Torshavn is the capital and largest town of the Faroe Islands. It is located in the southern part on the east coast of Streymoy. To the north west of the town lies the 347-metre (1,138 ft) high mountain Húsareyn, and to the southwest, the 350-metre (1,150 ft) high Kirkjubøreyn..
The Vikings established their parliament on the Tinganes peninsula in 850 CE, thus Tórshavn was made capital of Faroe Islands and has remained so ever since. All through the Middle Ages the narrow peninsula jutting out into the sea made up the main part of Tórshavn. Sources do not mention a built-up area in Tórshavn until after the Protestant Reformation in 1539. Early on, Tórshavn became the center of the monopoly trade, thereby being the only legal place for the islanders to sell and buy goods. In 1856, the trade monopoly was abolished and the islands were left open to free trade. The town has grown rapidly ever since the turn of the 20th century into the undisputed administrative, economic and cultural center of the Faroes.
We were welcomed to the Faroe Islands with unusually nice weather (for the islands!). It was overcast but no rain and the temperature was in the high 50’s. Today we have a tour arraigned with Cruise Specialists our travel agent. We traveled from Torshavn, the capital in the southern part of Streymoy the largest of the 18 islands making up the Faroes northward. No matter your locations on the islands, you are never more than 3 miles from the ocean. Torshavn has 17,000 of the approximately 48,000 inhabitants of the Faroes. All but one small island is occupied.
I was surprised by the development of the country. I guess I am not really sure what I expected but not the modern well developed country I encountered. Most of the islands are amazingly close. In fact the photo below is of a bridge across the Atlantic Ocean which connects the two largest islands.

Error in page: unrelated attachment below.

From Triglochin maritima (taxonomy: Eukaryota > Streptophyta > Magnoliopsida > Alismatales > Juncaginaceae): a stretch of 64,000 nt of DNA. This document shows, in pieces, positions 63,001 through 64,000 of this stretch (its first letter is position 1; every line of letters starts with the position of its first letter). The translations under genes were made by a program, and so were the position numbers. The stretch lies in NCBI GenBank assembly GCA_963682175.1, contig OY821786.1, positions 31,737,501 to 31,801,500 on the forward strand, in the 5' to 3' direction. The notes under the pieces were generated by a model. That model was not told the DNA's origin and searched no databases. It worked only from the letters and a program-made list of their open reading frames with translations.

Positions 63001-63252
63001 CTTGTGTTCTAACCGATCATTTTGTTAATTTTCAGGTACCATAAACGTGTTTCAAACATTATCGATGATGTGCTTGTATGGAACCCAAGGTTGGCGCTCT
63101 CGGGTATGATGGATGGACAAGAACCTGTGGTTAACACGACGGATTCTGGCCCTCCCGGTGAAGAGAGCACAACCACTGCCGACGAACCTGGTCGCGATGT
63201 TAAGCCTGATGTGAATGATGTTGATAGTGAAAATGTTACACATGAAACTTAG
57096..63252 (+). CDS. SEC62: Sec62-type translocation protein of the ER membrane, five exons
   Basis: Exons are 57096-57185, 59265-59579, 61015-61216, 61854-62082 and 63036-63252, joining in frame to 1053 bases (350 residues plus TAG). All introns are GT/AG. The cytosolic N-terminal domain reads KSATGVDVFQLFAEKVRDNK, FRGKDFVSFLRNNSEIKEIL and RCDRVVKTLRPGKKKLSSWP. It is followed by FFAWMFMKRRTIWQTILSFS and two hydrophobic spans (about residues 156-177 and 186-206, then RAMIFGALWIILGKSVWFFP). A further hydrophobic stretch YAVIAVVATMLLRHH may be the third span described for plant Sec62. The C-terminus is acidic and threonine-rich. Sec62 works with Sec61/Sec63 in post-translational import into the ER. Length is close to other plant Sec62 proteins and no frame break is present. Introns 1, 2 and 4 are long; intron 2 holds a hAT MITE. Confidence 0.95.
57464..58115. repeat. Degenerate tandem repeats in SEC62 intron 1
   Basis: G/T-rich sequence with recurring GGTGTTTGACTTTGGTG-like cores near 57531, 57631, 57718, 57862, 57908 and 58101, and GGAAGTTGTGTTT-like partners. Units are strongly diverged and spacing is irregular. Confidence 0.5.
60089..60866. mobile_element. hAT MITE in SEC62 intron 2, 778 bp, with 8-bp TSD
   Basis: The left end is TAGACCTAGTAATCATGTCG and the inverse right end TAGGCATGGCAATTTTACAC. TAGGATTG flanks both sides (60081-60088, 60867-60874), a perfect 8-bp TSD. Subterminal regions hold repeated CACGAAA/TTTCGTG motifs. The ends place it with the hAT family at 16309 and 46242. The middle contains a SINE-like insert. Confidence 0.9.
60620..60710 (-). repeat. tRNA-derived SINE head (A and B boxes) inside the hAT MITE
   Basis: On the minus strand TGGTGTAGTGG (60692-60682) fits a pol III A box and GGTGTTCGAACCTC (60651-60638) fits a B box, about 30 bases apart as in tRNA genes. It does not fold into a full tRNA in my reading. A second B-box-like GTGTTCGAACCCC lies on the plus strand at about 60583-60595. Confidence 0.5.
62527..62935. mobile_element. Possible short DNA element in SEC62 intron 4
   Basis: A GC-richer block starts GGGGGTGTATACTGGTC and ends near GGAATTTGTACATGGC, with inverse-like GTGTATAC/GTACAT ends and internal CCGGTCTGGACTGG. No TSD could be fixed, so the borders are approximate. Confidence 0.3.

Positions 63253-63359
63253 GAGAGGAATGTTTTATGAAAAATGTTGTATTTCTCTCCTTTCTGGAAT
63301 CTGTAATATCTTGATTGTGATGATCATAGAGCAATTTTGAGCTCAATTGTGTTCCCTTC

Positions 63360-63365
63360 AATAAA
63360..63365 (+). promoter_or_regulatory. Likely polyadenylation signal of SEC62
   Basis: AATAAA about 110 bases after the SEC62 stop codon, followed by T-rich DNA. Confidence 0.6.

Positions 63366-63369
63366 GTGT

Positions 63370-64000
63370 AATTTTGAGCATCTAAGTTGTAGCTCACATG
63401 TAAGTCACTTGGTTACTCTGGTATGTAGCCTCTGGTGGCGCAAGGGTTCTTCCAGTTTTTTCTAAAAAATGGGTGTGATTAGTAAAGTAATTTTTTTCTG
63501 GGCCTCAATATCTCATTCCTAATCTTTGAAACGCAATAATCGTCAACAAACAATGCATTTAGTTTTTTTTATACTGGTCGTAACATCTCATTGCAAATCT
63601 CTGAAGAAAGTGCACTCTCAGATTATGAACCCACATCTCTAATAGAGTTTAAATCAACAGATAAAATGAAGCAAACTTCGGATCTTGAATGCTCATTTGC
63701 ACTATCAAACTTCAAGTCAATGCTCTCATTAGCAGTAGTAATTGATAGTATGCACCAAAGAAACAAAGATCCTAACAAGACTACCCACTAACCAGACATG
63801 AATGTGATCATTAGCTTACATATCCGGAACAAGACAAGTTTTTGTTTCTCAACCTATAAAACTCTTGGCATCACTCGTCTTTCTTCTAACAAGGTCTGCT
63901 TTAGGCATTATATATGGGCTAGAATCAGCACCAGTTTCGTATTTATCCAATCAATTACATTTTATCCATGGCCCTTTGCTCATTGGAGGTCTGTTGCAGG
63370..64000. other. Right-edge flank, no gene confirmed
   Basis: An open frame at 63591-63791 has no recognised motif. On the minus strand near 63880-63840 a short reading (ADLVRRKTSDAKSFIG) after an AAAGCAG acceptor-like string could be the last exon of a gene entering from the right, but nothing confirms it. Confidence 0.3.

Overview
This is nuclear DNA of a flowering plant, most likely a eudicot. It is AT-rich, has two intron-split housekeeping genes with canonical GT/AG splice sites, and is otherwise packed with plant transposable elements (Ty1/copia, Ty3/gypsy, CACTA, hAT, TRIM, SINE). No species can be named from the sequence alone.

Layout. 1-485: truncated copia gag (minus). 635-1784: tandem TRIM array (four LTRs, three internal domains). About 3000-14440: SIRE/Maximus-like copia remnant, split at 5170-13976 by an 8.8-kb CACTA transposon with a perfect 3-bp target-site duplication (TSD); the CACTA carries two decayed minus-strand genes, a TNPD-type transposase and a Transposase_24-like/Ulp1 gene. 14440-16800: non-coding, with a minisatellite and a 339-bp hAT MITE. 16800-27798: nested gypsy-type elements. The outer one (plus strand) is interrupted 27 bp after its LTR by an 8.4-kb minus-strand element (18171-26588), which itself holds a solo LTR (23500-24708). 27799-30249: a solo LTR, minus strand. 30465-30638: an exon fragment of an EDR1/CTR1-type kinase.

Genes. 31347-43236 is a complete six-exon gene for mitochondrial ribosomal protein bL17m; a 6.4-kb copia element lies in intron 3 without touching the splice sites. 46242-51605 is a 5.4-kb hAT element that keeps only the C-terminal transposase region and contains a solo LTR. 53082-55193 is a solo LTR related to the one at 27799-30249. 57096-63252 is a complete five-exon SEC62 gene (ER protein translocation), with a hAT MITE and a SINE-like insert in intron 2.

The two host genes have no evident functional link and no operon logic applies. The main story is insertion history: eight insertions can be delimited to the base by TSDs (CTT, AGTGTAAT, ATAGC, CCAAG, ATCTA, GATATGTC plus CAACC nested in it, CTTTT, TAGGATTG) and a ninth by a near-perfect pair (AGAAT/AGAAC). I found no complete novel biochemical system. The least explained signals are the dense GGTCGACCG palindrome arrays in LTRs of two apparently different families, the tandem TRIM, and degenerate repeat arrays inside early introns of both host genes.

The islands consists of many fiords and glacier carved alleys which give rise to a beautiful landscape. There are no native forests on the islands but a few small clusters of trees imported from the southern tip of South America are beginning to flourish.
To the left side of the fiord you can see a salmon farm. Fishing and fish farms are the largest industry in th islands.
A few hardy flowers flourish in this harsh windy climate.
We crossed the Atlantic bridge from Streymoy island to Eysturoy island. We then traveled to the northern tip to the village of Gjogv. This a very picturesque seacoast town where we had a morning treat of pancakes and coffee at the local hotel/hostel.
Along the wall of the dining room there were cubicles which contained a sleeping area. This was bed No. 37 located behind sliding doors.
This young local boy was playing with his boat attached to a string and pole. He was “sailing” his boat in a small pond formed from the stream flowing from the mountains to the ocean.
Inside this church as in almost all churches in Scandinavia, there is a ship suspended from the ceiling with the ship facing the pulpit, signifying a safe harbor.
There were many homes and public building covered with the traditional grass roof
The glacier shaped terrain is very obvious in the above two photos.
A view of the city of Torshavn taken from the road above the town.
The harbor in Torshavn
Today, Wednesday we are arriving in Seydisfjordur, Iceland. We have no tour planned but expect to walk the small town and perhaps hike outside of town.